Modern videogames are far too easy, the developer behind fiendish Xbox Live Arcade platformer Super Meat Boy has complained.
"I think a lot is missing now in games with regard to the feeling of achieving something," Team Meat co-CEO Edmund McMillen told Eurogamer.
"I'd say that the majority of games can be beaten pretty easily. And that's a marketing strategy - there is a reason why games are easy now. And I think with that easy difficulty, comes this emptiness. Things just aren't as memorable as they used to be and you don't feel like you've achieved anything."
McMillen and the other half of Team Meat, Tommy Refenes, went on to explain how they're hoping to redress the balance.
"With Super Meat Boy we've kind of looked at that and thought, 'how can we bring back the feeling of accomplishing something, where you actually feel good because you've done well and it's not like a hand-holding thing?'.
"We thought about how we could make it difficult but not frustrating. So we went through and chopped it up. We removed lives, kept the levels really tiny, made sure the player was rewarded after they finish a level, both visually as well as through unlocking things in the game."
McMillen also explained how the focus on challenging yet rewarding gameplay carries over to the Achievements.
"We tried to avoid the obvious ones, like the ones you get for beating chapter one, chapter two and so on. Like, duh you did. The reward for beating chapter one is getting to play chapter two! I don't think giving someone a little medal for doing something that you're supposed to do is really much of an achievement.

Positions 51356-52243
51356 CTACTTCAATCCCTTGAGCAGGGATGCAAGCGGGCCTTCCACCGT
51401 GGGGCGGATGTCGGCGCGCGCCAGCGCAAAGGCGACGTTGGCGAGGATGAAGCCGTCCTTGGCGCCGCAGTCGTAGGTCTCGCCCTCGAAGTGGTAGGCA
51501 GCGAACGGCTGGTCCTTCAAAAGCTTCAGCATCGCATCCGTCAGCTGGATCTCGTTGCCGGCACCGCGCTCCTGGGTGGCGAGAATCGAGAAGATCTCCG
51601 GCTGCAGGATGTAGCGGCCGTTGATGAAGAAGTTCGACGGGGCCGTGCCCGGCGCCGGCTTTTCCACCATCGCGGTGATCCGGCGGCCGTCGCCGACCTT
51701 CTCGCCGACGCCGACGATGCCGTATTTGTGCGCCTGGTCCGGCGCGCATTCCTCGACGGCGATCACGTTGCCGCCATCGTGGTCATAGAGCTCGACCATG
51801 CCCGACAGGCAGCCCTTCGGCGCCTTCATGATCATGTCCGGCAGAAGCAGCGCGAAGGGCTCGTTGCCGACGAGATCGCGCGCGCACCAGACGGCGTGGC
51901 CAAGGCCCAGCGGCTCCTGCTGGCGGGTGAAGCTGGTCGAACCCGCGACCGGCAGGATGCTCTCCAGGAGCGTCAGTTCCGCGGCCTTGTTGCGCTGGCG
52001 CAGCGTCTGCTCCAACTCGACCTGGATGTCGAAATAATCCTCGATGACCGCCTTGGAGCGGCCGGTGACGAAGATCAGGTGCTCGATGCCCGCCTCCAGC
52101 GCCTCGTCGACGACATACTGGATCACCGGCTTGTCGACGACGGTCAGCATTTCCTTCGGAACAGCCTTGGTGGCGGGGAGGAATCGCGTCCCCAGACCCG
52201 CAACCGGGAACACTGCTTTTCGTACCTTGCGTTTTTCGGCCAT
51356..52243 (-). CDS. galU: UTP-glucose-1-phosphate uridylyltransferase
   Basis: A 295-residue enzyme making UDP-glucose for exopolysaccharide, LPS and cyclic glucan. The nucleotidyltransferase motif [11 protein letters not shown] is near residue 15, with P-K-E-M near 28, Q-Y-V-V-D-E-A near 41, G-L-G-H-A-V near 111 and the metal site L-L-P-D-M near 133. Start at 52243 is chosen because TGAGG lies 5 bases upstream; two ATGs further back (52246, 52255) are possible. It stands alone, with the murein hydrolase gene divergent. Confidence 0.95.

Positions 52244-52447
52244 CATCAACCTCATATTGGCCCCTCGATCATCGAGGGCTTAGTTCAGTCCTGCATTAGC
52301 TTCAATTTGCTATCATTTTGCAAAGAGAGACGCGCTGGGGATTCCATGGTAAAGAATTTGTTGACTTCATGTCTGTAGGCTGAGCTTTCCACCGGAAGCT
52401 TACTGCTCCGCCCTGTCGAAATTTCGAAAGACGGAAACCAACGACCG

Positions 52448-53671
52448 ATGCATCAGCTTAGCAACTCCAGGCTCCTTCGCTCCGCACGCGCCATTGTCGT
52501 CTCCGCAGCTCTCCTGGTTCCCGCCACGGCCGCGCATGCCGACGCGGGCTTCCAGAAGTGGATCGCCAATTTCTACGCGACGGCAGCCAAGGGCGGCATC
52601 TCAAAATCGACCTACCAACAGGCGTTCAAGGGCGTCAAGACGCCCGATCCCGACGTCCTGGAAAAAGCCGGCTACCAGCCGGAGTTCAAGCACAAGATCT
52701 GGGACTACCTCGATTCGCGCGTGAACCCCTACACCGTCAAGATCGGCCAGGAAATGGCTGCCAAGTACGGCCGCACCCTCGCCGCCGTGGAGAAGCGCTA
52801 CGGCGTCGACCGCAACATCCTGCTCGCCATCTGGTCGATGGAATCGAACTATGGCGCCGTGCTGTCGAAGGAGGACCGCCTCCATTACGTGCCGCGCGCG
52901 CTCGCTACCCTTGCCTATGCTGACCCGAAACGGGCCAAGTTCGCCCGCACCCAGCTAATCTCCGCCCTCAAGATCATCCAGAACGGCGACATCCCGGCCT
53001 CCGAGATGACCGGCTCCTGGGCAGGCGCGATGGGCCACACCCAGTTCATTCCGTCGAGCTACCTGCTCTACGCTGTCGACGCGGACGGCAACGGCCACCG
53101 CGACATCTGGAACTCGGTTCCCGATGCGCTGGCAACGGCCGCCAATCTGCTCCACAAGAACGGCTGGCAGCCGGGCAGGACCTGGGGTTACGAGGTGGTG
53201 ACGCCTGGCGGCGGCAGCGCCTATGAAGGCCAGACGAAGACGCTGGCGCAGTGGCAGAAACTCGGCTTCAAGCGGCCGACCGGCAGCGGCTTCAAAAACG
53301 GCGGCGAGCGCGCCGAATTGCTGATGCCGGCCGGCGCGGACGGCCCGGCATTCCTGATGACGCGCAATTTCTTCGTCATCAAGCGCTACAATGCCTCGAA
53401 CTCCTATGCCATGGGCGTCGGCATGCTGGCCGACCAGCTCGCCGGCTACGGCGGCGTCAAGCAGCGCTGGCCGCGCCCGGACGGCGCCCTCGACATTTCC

"We tried to use the Achievements to encourage players to do things they wouldn't normally be doing, like trying to unlock hard to find characters, collecting unlockables, 100 per centing the game and so on."
It looks like the pair have struck a good balance. Eurogamer's Tom Bramwell awarded the brilliant, brutal platformer a meaty 9/10.
It wasn't just easy games that were in the firing line during our discussion though. The duo also leveled their sights at the current DLC culture.
"I'm not for that stuff. Like unlocking another coat for your character in Street Fighter IV – it's already in the game but you just pay to unlock it. That's super-questionable. I'm not a fan of that stuff. I understand the business side of things but I'm not a business man and I think it cheapens the game.
As reported last month, Team Meat will duly be offering extra levels post-launch for free. McMillen explained the reason behind Team Meat's generosity.
"I could give you a bunch of different reasons why we decided not to charge for it but one of them was that I was in hospital early on in development to have my gall bladder removed and a lot of people donated a lot of money – I had a $50,000 hospital bill. The coolest thing to say would be this is a way to give back to the people who helped out."
Super Meat Boy launches on Xbox Live Arcade on Wednesday, before heading to Mac, PC and WiiWare later this year.
Will you support Eurogamer?
We want to make Eurogamer better, and that means better for our readers - not for algorithms. You can help! Become a supporter of Eurogamer and you can view the site completely ad-free, as well as gaining exclusive access to articles, podcasts and conversations that will bring you closer to the team, the stories, and the games we all love. Subscriptions start at £3.99 / $4.99 per month.